by Venus Zoleta, on category "Car Insurance"
April 3, 2018
You’ve decided to purchase a second-hand car, and you’ve started to hunt for the right used car for you. The next steps will be a lot trickier than the car buying decision. Of course, you want a vehicle in the best condition possible at the lowest price. Just because you’re buying a second-hand car doesn’t mean you’ll settle for a huge piece of junk, right?
So you won’t end up regretting your purchase, be very meticulous and careful when buying a pre-owned vehicle. Here are some tips you need to know before buying a second-hand car.
Before contacting sellers, make sure you arm yourself first with enough knowledge about the used car model you want to buy and its price range.
Ask for pointers and leads from your friends and colleagues who bought a second-hand car. Join car forums, especially the ones that focus on your target make or model, and ask questions. Check out the used car listings on car classifieds on newspapers and websites to know how much your preferred model costs.
As you browse through different buy-and-sell websites scouring through second-hand cars for sale, make a price comparison of the model you want to buy. Also, check out the specs of the lowest-priced units—they might have higher mileage or they might be older year models.
Planning to purchase a second-hand car through an auto loan? Compute first how much you’ll be paying for the interest and compare how much it will cost you versus paying the full amount in cash.
During your research, don’t focus only on the prices. The cheapest used cars aren’t necessarily the best ones to purchase—they typically have higher mileage. The higher the mileage is, the older the car is. The older the car, the more parts you have to replace.
So be sure to check or ask the details on the mileage of the car you’re considering to buy. Avoid those cars with a mileage higher than 60,000 km. because these units’ parts are likely to be worn out.
To verify a car’s mileage, pay attention to the pedals and steering wheel during your vehicle inspection. Their condition can speak volumes about the real age of the car.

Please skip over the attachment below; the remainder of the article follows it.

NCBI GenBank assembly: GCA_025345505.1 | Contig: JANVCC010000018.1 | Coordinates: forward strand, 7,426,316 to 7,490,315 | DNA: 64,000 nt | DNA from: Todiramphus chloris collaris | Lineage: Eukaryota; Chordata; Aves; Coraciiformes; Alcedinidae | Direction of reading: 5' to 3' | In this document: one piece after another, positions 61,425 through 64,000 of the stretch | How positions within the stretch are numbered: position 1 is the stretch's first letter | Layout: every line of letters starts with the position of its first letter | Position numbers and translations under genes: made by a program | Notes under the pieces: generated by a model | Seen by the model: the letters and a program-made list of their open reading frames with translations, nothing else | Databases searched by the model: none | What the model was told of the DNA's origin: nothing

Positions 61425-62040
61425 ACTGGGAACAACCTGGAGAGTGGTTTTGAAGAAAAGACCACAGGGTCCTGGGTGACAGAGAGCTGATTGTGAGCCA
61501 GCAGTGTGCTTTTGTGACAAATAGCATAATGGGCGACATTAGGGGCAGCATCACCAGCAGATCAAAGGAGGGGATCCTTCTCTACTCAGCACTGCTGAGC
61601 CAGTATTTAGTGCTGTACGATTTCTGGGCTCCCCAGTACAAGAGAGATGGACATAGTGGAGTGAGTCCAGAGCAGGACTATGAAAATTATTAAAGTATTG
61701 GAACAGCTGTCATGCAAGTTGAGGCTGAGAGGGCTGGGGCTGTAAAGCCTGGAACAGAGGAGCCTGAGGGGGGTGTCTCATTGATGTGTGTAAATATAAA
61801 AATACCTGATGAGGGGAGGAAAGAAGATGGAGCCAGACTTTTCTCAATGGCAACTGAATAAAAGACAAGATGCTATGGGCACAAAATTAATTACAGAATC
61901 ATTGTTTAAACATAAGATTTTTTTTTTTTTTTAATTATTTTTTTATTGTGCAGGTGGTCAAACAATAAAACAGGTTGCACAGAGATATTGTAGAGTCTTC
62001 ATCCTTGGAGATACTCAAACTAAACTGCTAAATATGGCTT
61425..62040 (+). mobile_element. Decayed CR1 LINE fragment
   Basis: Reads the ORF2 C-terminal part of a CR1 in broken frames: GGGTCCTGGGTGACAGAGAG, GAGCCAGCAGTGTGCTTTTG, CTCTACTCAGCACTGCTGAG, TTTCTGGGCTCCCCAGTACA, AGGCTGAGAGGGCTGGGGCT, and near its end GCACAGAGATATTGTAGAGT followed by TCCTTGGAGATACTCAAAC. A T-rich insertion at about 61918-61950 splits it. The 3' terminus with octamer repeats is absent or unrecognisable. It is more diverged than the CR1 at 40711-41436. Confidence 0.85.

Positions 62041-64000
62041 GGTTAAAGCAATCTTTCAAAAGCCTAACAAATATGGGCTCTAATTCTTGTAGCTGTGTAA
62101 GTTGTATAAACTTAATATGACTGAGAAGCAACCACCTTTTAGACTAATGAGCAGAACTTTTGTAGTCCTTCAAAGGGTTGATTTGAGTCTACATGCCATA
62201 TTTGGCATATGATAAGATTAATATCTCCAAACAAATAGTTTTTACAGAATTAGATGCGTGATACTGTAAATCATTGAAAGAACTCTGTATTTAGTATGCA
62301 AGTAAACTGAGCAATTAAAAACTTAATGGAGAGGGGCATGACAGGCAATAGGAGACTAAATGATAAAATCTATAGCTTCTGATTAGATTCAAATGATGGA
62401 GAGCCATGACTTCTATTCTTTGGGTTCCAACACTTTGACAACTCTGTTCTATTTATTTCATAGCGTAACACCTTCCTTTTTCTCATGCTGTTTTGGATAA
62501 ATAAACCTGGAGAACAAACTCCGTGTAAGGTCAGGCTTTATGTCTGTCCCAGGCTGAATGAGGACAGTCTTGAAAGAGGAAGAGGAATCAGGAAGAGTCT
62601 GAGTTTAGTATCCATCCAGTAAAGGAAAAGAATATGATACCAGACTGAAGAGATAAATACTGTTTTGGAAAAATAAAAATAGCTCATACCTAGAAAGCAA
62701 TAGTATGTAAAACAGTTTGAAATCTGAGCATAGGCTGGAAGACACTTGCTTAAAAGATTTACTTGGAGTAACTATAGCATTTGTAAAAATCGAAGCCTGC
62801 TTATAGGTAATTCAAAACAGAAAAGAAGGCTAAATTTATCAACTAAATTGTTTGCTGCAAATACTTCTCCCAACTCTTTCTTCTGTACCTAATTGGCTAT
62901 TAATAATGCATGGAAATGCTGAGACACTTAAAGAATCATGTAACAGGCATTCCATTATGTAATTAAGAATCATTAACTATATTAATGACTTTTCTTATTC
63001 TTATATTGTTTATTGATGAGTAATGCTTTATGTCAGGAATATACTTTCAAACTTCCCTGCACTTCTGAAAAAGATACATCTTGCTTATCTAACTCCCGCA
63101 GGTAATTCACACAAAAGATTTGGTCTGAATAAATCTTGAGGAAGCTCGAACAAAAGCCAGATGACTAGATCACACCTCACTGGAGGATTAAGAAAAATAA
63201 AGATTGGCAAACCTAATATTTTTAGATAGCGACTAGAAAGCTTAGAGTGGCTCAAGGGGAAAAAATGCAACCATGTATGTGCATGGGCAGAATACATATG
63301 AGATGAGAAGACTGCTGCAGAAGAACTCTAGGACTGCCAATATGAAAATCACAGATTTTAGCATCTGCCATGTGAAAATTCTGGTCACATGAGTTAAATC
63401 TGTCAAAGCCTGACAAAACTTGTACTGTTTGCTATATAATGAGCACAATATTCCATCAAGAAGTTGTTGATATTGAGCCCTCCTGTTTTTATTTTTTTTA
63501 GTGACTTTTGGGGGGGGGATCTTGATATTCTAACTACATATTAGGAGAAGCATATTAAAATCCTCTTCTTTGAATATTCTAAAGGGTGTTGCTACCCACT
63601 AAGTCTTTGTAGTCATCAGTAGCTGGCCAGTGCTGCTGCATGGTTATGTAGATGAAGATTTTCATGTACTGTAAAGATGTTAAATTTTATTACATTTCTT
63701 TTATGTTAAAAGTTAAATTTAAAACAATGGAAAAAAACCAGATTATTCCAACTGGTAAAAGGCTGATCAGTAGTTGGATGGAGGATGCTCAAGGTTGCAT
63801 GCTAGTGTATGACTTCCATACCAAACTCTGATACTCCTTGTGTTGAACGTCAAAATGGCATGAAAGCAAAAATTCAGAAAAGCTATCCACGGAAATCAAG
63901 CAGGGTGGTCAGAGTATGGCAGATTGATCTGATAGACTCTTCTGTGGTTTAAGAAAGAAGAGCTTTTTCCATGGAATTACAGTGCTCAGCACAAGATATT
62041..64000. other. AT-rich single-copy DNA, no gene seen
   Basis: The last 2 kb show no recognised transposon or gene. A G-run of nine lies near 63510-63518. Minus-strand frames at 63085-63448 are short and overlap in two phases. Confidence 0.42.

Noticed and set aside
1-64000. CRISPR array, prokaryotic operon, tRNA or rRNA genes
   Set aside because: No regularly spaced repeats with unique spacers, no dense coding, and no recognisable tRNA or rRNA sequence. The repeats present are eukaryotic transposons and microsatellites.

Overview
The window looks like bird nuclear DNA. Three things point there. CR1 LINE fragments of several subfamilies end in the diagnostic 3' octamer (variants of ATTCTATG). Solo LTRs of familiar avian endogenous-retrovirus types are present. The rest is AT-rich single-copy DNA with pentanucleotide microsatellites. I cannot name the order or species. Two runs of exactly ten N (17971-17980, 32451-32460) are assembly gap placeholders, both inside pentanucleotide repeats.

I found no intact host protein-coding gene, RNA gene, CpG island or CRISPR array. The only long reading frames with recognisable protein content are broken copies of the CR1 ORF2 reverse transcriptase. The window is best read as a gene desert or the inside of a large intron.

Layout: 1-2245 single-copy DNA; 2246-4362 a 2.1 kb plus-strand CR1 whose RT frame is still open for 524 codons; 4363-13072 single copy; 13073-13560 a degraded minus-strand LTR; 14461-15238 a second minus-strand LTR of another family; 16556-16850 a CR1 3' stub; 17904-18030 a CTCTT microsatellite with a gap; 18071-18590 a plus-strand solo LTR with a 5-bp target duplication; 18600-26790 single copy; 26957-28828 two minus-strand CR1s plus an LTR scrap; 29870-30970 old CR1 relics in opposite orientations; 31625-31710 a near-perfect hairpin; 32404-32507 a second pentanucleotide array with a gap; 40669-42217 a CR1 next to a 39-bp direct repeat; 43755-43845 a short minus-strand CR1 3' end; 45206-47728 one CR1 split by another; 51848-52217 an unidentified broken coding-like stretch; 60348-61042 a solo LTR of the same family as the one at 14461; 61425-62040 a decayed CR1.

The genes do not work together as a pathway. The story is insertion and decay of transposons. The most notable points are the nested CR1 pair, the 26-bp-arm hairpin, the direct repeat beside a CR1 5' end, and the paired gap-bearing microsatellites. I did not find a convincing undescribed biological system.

On top of the car’s purchase price, set aside an amount for the repair and replacement costs that will prep the car for the road. TopGear columnist Andy Leuterio recommends allocating at least 20% of the used car’s price.
For example, set a budget of PHP 100,000 for fixing a second-hand car worth half a million pesos. This way, you’ll spare yourself the stress of taking out cash from your wallet each time a component of your newly purchased vehicle breaks down.
The biggest risk of buying a second-hand car is its history. It may have been stolen, involved in a crime, met an accident, or flooded. How will you know about the service history of a pre-owned car? Here are some ways to find out.
Never agree to buy a used car without doing a thorough inspection yourself. Be as meticulous as possible—check not just the body but also every nook and cranny. Look for red flags that indicate that the car has been involved in an accident or flooding.
Some warning signs to look out for:
Not confident with your vehicle inspection skills? Take the car to a trusted mechanic and let him do the job for you.
Did the car pass your visual inspection? Good! The next step is test driving the unit. Insist on driving the car for a test—if the seller refuses, just walk away. You don’t want to waste your hard-earned money on a car that’s cheap but will cause you headaches in the long run.
Refer to this full checklist when test driving a second-hand car.
A full inspection and test drive should give you an accurate idea of the used vehicle’s condition. With that information, come up with a price to be negotiated with the seller. Raise your chance of getting a lower price by pointing out the red flags you discovered while inspecting and test driving the car.
If your newly purchased second-hand car doesn’t come with an insurance plan, you’ll have to buy one on your own before you take it out for a spin. Used cars, like brand-new ones, aren’t exempt from accidents that can drain your money if yours isn’t insured.
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